A 60-Year Curriculum for Your 100-Year Life: Continuum College’s Rovy Branon to Speak at SXSW EDU
The 60-year curriculum is a transformative idea gaining traction in education, and University of Washington Continuum College Vice Provost Rovy Branon is at the forefront. In March, Branon’s bringing the concept to SXSW EDU in Austin, Texas, where he’ll present a Future20 talk titled “Is College Ready for Your 60-Year Career?” as part of the conference’s Work Reimagined track.
This is about increasing equity in education, helping people get the right education for them at any given point in their lives and finding solutions to the skills gap.— Rovy Branon, Vice Provost, Continuum College
While the thought of six decades of work and education may sound daunting when you first hear the term 60-year curriculum, Branon explains it like this: “An 18-year-old today has a better-than-ever chance of living to be 100.” Because young people today can expect to live longer on average than the generations before them, they can also expect to work longer, possibly until they’re in their 80s. Branon says, “If you’re going to be working for 60-plus years, continuing your education is essential.”
He says he’s bringing this message to SXSW EDU because it’s important for educators at every level to understand this reality. Branon says, “We can no longer tie education to a certain age. Formal learning, including diplomas and degrees, certificates, bootcamps and job training, must happen on a continuum. It’s a modern approach to lifelong learning that has no set path.”
A key takeaway from Branon’s SXSW EDU presentation will be that we must reschool and retool our curricula, technology, funding and policies and our overall approach. He emphasizes, “This is about increasing equity in education, helping people get the right education for them at any given point in their lives, and finding solutions to the skills gap that negatively affects job seekers and employers.”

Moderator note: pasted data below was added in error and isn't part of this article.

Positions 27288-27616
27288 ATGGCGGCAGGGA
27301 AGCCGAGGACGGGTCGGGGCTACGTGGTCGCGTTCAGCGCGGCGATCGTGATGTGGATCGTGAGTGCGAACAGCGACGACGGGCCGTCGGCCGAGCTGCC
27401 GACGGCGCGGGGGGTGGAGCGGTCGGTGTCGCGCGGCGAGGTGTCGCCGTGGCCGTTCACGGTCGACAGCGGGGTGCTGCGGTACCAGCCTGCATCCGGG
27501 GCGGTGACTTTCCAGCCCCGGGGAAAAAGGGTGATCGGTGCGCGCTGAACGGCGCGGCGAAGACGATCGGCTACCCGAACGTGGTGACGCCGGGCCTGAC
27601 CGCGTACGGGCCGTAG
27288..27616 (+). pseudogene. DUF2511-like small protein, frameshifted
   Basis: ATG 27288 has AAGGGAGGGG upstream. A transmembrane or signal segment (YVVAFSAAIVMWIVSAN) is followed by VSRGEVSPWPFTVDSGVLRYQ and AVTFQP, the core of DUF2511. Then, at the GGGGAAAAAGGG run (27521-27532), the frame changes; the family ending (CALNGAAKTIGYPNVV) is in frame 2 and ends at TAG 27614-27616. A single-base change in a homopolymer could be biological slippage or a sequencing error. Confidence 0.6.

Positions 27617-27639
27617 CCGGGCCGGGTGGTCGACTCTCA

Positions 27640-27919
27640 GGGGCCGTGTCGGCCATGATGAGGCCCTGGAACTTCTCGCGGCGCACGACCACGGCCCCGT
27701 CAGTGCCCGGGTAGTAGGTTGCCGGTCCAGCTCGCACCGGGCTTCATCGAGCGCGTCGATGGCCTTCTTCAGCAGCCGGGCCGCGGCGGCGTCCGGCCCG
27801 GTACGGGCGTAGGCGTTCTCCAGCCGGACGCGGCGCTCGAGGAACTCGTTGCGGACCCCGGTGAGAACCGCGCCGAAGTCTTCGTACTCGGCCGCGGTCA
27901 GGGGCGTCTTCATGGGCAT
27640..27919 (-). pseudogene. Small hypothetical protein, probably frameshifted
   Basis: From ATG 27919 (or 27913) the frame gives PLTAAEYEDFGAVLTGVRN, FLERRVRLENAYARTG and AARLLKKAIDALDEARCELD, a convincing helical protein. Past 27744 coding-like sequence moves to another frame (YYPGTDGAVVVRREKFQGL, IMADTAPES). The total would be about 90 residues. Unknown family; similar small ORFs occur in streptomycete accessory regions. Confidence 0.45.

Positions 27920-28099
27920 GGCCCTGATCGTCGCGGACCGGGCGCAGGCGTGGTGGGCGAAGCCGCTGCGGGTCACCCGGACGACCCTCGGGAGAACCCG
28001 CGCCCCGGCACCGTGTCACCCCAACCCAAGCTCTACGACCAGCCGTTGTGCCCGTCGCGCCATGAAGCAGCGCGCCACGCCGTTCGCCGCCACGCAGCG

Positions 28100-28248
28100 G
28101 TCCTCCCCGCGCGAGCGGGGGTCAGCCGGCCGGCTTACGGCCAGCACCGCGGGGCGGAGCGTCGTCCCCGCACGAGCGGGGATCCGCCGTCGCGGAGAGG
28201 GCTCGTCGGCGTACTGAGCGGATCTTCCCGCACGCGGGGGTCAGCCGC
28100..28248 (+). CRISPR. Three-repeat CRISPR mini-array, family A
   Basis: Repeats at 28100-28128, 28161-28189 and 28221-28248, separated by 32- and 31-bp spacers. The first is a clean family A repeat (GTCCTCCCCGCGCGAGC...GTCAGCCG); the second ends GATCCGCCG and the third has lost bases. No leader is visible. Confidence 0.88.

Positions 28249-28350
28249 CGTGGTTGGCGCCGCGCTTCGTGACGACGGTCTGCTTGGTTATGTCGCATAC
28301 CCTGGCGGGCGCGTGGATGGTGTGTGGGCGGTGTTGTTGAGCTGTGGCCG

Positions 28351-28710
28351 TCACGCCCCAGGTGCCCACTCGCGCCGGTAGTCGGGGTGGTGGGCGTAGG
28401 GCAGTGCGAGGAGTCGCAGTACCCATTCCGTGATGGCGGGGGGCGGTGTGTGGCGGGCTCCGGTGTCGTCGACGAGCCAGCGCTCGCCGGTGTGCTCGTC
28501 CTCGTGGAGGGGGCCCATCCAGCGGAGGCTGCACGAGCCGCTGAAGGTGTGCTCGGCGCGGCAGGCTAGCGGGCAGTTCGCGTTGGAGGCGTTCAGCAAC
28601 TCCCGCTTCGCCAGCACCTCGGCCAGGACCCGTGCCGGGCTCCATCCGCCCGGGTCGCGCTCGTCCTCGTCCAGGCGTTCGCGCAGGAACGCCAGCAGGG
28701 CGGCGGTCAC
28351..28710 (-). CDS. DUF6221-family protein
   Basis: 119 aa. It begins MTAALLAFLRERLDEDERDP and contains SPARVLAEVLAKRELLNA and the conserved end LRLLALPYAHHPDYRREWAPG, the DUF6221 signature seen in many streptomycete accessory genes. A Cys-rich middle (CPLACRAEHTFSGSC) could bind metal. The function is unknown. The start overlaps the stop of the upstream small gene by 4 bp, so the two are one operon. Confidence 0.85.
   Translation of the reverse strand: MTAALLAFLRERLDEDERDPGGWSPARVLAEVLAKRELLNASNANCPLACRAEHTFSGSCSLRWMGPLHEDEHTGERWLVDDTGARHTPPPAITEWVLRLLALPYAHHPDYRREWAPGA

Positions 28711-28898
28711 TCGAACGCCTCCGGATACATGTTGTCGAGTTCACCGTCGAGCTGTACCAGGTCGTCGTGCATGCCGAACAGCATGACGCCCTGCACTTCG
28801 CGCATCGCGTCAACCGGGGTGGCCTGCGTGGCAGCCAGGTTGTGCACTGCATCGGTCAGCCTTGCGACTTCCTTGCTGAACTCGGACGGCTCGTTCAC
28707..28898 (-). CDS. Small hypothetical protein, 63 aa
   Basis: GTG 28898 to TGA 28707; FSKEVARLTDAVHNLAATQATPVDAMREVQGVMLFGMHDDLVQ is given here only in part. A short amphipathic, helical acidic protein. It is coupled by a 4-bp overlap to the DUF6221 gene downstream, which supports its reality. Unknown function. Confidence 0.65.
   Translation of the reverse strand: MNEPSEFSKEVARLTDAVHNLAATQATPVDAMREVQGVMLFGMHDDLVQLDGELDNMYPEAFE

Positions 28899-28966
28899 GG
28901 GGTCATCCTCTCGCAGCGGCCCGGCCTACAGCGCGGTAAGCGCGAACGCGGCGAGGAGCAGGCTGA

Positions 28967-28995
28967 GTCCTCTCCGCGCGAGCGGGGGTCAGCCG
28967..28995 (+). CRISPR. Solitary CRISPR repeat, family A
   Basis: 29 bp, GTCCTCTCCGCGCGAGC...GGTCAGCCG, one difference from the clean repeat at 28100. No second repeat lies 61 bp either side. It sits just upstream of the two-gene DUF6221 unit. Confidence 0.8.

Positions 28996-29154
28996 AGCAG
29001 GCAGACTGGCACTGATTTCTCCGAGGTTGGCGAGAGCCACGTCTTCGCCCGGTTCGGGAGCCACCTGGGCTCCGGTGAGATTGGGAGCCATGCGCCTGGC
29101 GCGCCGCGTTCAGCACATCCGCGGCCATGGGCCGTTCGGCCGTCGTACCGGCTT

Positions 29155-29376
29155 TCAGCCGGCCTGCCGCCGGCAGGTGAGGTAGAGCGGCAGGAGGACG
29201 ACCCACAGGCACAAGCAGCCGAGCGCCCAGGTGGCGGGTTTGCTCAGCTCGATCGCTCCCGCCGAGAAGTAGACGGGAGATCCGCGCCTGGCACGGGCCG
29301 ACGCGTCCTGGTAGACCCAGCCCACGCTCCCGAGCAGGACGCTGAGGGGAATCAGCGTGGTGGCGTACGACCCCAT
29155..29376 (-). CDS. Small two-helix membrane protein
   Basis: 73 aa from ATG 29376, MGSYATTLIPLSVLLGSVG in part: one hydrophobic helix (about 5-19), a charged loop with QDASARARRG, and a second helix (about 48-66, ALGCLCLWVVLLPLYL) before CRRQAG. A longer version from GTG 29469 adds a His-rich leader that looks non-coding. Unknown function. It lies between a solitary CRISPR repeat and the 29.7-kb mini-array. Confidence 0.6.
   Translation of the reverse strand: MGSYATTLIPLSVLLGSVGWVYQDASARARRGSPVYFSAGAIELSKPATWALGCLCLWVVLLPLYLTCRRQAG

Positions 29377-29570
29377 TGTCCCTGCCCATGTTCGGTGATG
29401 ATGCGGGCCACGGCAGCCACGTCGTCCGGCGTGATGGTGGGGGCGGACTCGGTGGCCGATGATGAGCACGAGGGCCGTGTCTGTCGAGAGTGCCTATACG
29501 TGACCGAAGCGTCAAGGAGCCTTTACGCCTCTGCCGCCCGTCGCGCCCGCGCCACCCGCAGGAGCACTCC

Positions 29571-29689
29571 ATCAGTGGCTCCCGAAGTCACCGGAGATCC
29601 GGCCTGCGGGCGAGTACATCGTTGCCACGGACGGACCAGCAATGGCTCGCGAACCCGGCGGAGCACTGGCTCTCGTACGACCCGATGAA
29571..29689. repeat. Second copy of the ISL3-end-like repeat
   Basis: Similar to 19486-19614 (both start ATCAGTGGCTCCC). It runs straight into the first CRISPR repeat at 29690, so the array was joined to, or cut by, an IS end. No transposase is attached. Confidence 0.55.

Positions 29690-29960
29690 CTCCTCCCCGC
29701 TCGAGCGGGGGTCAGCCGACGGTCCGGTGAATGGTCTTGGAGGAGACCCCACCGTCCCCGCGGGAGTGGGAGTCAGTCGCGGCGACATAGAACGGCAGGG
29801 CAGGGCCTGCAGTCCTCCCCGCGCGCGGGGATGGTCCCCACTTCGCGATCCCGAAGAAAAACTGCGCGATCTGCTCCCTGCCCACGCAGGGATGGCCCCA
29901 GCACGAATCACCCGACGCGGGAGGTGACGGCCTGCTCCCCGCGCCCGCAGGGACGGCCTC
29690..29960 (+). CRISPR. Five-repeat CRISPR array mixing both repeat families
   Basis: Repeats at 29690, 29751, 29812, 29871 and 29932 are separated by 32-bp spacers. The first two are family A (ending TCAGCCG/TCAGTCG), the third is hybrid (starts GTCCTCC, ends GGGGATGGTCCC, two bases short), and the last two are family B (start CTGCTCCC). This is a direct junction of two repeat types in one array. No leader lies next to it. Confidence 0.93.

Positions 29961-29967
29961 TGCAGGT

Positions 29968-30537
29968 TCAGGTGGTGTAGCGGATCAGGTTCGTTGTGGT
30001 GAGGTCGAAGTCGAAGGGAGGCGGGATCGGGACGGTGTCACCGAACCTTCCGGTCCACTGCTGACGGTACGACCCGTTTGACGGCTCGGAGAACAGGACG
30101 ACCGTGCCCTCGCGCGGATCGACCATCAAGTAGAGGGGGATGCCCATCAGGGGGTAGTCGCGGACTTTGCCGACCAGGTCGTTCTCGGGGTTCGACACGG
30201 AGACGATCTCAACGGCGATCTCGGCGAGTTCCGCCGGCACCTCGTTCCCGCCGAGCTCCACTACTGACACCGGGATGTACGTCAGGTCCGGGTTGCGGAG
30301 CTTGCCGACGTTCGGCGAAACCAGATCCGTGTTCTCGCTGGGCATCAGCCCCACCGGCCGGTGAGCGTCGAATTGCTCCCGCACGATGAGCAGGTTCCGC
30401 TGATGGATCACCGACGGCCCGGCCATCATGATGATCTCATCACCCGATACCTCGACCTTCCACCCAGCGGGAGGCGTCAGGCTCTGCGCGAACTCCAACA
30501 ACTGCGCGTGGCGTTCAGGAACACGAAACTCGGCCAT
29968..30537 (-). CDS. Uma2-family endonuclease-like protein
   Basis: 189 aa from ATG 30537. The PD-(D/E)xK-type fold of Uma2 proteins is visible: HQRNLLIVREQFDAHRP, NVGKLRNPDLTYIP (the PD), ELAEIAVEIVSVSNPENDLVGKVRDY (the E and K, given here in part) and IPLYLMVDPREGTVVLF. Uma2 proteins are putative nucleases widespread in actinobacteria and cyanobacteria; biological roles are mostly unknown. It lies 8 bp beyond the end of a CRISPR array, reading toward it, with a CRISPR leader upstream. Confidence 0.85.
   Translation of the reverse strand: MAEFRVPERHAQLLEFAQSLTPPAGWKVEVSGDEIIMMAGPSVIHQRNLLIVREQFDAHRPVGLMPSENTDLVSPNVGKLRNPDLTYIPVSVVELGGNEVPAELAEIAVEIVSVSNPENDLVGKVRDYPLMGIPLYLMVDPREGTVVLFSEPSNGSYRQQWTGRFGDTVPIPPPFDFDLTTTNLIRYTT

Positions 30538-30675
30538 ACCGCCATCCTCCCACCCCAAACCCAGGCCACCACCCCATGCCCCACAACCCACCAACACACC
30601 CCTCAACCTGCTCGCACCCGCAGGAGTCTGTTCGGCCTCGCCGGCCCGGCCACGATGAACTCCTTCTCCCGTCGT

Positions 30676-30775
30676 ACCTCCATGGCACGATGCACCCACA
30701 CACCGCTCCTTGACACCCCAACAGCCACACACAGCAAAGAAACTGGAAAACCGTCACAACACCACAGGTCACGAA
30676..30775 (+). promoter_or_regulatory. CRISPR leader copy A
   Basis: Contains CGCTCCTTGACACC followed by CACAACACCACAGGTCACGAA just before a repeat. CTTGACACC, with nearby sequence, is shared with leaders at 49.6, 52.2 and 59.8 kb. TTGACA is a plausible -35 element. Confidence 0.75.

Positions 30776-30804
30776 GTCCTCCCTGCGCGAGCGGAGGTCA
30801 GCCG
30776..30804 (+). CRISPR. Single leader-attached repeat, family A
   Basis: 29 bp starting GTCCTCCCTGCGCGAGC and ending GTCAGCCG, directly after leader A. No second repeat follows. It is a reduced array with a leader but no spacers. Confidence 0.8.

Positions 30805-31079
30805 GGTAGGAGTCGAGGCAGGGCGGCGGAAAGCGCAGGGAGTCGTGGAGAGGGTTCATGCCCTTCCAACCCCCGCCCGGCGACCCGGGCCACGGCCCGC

Branon says tech-enhanced, age- and ability-inclusive true lifelong learning is the future. Universities and colleges need to keep a meaningful relationship with the learners they serve over their lifetime. Graduates are no longer just alumni; they are also future students. These future students will return with different needs than they had when they were traditional undergraduates. Connectivity between students, the institution, employers, will become more seamless through modern technology, new forms of credentials and advanced career services.
One essential aspect of serving graduates and other lifelong learners is the need for digital credentials. Here’s why that technology is crucial to more deeply connected future: Over the course of a 100-year life, a person is likely to complete degrees, certificates or other programs from multiple educational institutions. They will also have learning opportunities and training through their employer and possibly, other private educational providers. Today, our credentials are siloed pieces of paper that are very crude means for conveying knowledge and skills across this new learning landscape.
Education must be lifelong. As educators and administrators, we must consider learners, the places that will employ them and society’s needs.— Rovy Branon, Vice Provost, Continuum College
According to Branon, that needs to change. “If we connect to a true lifelong learning ecosystem over 60 years, employers will need to know what an applicant or employee learned from a given training or subject area. Universities need to know what courses that person has completed. Individuals will need to see how their credentials connect them to new opportunities and when the time is right to go back to school or update skills through other means. Having digital records makes your education records and your skillset portable, opens up new possibilities among learners, educational institutions and employers.”
UW Continuum College partners with departments across the UW campus and major employers in the Seattle area to design and provide rigorous professional certificates, enriching short programs and advanced degrees. Because of this, Continuum is working on a project called the Digital Credentialing Network to test seamlessly moving training records between schools and employers.
Branon says, “Education must be lifelong. As educators and administrators, we must consider learners, the places that will employ them and society’s needs. If we do that, we’re in a much better position to develop curricula to equitably serve learners across the continuum.”
If you’re interested in attending Branon’s SXSW EDU session, find information on live or virtual participation on the SXSW EDU website, and follow along with Branon’s Twitter and LinkedIn accounts for updates from the conference.